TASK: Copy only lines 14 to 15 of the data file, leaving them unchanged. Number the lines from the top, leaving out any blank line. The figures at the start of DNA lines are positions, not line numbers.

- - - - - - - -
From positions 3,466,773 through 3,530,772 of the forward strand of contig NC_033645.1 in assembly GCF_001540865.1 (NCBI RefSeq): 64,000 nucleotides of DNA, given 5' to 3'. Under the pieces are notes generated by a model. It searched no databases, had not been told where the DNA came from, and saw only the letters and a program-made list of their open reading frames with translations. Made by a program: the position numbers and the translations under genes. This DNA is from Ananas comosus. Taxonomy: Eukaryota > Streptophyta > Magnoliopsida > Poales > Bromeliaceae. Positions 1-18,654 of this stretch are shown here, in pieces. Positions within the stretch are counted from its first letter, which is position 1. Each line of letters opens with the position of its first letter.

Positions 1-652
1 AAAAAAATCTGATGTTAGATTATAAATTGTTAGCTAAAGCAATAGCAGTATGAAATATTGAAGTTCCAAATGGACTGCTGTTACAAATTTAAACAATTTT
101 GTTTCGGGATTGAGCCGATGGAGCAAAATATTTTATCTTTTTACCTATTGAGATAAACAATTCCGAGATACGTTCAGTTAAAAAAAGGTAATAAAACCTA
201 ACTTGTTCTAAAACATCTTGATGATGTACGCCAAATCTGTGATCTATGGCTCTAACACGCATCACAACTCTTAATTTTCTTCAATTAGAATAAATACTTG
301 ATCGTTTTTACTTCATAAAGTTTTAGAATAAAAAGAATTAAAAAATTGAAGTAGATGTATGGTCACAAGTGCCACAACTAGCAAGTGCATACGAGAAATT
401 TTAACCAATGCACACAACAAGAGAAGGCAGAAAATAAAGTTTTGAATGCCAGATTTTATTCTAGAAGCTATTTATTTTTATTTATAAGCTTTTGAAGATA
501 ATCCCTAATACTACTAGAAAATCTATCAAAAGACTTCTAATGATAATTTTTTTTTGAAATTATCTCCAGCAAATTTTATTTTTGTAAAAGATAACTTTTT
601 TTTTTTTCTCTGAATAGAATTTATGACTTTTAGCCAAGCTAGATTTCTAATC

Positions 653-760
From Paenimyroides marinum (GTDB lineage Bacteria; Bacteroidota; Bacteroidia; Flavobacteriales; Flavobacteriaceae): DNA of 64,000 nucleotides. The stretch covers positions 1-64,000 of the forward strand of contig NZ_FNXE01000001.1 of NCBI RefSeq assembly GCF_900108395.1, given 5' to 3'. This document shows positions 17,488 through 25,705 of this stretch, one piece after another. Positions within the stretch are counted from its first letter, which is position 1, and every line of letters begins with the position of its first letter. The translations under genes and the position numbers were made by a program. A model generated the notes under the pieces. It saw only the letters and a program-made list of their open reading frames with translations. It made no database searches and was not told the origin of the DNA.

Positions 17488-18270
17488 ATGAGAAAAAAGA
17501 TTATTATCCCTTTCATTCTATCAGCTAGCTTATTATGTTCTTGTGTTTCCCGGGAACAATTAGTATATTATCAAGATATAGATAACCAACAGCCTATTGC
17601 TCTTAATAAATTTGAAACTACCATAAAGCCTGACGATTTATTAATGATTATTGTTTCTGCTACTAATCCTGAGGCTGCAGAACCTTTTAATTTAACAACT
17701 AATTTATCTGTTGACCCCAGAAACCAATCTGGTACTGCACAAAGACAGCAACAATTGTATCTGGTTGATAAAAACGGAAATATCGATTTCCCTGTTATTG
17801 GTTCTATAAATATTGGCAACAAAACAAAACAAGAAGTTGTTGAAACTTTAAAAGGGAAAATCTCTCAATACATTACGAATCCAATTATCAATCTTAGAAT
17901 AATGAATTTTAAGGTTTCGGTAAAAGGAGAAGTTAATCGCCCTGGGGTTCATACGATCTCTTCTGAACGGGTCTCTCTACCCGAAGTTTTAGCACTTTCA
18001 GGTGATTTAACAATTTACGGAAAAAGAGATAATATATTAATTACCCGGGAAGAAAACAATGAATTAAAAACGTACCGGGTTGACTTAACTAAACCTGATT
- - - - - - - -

17501 TTATTATCCCTTTCATTCTATCAGCTAGCTTATTATGTTCTTGTGTTTCCCGGGAACAATTAGTATATTATCAAGATATAGATAACCAACAGCCTATTGC
17601 TCTTAATAAATTTGAAACTACCATAAAGCCTGACGATTTATTAATGATTATTGTTTCTGCTACTAATCCTGAGGCTGCAGAACCTTTTAATTTAACAACT